Magazine article Humanities

Editor's Note

Magazine article Humanities

Editor's Note

Article excerpt

HENRY LOUIS GATES, JR.

"I've always thought of myself as both a literary historian and a literary critic," says Henry Louis Gates, Jr., "someone who loves archives and someone who is dedicated to resurrecting texts that have dropped out of sight."

Gates, this year's Jefferson Lecturer in the Humanities, has been untiring in his quest. He has unearthed old periodicals, edited dictionaries and anthologies, and written a dozen books. For twenty years he and his colleagues have gathered fragments of a culture, amassing more than forty thousand texts for the Black Periodical Literature Project and enough material for fifty-two volumes on African American Women Writers of the Nineteenth Century for the Schomburg Center in New York. Gates's latest effort is a multimedia digital encyclopedia of African culture, Encarta Africana.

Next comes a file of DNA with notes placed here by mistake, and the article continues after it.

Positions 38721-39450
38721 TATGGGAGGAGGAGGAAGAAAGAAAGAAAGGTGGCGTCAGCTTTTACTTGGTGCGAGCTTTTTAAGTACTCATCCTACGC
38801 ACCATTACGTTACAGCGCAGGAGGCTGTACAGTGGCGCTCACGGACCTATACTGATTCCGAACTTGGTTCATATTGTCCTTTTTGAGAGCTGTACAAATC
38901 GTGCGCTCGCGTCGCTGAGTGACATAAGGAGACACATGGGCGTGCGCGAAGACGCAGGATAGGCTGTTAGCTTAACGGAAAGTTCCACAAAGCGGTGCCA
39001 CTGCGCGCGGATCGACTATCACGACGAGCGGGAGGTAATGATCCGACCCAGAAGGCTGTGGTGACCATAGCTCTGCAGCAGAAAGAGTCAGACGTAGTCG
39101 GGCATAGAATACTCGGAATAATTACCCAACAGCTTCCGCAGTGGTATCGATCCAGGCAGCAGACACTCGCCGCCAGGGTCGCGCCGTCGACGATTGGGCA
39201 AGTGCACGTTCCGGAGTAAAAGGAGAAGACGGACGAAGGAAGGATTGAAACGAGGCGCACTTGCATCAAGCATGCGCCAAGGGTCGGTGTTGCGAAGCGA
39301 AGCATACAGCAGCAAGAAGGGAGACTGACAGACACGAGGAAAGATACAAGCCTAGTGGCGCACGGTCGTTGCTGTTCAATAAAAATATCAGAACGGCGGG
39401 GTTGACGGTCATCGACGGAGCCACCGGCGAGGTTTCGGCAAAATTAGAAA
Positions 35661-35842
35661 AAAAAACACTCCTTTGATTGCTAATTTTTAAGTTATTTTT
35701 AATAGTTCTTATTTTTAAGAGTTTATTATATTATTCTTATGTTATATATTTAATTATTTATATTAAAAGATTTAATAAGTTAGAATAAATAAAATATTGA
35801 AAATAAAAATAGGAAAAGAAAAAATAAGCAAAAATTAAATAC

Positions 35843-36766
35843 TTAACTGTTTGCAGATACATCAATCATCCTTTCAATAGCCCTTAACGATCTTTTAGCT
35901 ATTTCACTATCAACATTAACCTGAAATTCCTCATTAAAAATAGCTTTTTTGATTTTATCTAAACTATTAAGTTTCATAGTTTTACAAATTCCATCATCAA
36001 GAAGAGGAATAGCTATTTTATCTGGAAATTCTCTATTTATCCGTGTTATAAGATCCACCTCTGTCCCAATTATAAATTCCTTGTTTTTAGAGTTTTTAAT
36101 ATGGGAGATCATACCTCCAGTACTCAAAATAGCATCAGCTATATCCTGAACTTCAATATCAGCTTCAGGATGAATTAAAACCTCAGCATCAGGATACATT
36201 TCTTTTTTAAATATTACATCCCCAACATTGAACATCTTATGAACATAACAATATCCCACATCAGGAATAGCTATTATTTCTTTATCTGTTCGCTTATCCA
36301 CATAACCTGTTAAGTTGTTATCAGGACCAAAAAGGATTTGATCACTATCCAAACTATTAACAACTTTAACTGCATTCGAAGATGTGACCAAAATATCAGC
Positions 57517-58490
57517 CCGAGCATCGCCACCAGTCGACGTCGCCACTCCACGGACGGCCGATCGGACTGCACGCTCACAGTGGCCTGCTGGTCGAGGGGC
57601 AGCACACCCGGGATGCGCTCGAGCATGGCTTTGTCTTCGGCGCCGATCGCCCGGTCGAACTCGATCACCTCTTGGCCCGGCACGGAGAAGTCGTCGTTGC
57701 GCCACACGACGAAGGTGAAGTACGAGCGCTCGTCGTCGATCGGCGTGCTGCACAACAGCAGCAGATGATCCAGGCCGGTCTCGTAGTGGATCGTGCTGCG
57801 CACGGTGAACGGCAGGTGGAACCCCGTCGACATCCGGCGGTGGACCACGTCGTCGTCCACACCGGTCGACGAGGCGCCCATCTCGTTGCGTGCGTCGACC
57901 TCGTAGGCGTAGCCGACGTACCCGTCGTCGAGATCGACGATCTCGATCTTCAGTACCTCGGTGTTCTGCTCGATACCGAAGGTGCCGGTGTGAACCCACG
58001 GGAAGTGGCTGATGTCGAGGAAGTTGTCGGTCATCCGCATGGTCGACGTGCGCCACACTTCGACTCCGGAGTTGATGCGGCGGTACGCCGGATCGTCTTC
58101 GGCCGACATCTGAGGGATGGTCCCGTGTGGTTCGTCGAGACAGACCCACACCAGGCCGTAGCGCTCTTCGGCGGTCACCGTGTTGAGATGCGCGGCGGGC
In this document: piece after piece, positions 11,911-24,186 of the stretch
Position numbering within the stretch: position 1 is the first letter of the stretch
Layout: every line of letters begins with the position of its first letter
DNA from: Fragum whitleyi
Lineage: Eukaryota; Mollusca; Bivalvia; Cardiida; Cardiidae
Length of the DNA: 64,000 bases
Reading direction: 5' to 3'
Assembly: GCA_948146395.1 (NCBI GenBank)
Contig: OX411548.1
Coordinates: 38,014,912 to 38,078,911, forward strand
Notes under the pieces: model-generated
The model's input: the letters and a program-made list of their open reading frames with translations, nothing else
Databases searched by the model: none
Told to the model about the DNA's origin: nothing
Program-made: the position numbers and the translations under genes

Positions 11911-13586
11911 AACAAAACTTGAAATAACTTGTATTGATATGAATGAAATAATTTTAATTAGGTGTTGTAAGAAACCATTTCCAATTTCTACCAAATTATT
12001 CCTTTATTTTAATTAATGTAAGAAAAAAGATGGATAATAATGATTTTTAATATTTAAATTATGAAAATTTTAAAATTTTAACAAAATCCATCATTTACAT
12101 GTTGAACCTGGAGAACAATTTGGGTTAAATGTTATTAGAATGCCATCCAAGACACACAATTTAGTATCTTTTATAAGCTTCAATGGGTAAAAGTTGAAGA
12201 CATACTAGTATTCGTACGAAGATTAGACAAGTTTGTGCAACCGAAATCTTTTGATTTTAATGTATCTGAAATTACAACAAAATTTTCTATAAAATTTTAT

His projects travel with him in many instances. They are the corollary of a teaching career that has taken him from Yale to Cornell to Duke to Harvard. Through all the work runs a concern with the ambivalence of race.

"I rebel at the notion that I can't be part of other groups, that I can't construct identities through elective affinity, that race must be the most important thing about me," he once wrote in an open letter to his daughters. "Is that what I want on my gravestone: Here lies an African American?

So I'm divided. I want to be black, to know black, to luxuriate in whatever I might be calling blackness at any particular time-but to do so in order to come out the other side, to experience a humanity that is neither colorless nor reducible to color."

It has been a remarkable journey from the mill town of Piedmont, West Virginia, where Gates grew up. After attending junior college in Piedmont, he studied at Yale and spent a year overseas working at a hospital in Africa. He was graduated summa cum laude in history in 1973 and went to Clare College at Cambridge University on a Mellon Fellowship. …

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